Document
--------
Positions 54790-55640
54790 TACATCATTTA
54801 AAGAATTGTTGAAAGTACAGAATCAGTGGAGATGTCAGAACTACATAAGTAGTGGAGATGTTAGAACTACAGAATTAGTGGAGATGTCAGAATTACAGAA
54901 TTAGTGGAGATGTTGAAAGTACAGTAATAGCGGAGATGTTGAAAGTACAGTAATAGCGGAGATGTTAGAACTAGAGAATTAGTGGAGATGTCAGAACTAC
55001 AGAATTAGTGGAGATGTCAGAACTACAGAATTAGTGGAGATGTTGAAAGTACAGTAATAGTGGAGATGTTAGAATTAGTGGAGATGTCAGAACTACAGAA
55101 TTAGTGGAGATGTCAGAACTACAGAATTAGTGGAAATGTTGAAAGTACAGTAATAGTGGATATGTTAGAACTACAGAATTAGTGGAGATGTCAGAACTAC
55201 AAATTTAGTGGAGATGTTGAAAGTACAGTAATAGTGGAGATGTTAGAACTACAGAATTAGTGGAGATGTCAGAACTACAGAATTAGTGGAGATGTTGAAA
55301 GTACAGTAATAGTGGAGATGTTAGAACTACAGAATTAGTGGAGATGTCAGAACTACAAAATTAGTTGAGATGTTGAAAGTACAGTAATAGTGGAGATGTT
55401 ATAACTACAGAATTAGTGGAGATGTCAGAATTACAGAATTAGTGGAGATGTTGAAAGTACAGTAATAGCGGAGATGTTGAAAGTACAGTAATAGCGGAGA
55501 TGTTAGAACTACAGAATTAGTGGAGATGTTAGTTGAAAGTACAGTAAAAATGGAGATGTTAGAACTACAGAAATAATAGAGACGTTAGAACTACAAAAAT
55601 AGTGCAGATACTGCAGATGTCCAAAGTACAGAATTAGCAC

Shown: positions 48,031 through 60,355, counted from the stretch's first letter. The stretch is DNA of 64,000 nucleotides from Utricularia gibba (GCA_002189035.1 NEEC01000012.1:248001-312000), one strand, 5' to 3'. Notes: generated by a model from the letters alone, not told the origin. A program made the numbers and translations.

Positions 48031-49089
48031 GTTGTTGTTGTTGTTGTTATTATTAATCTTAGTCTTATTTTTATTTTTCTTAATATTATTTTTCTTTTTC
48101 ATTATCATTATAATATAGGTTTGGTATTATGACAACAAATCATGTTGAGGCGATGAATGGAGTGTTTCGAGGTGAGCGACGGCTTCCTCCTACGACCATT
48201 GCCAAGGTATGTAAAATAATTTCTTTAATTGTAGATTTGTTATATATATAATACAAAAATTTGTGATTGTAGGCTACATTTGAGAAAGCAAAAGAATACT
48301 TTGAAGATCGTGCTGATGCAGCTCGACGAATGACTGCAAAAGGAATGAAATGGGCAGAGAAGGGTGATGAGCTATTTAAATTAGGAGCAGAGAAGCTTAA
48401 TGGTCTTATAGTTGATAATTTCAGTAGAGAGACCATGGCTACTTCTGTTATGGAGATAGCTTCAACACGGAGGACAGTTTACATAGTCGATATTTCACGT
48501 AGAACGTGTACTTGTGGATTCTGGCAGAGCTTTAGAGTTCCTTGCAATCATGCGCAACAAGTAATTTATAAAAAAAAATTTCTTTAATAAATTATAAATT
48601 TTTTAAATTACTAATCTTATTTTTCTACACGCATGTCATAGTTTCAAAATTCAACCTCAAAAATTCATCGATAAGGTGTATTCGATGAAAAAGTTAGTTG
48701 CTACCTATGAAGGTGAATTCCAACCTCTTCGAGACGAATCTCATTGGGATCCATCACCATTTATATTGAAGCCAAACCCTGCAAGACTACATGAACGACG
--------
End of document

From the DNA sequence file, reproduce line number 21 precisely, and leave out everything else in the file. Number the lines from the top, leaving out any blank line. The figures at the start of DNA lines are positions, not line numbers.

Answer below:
48701 CTACCTATGAAGGTGAATTCCAACCTCTTCGAGACGAATCTCATTGGGATCCATCACCATTTATATTGAAGCCAAACCCTGCAAGACTACATGAACGACG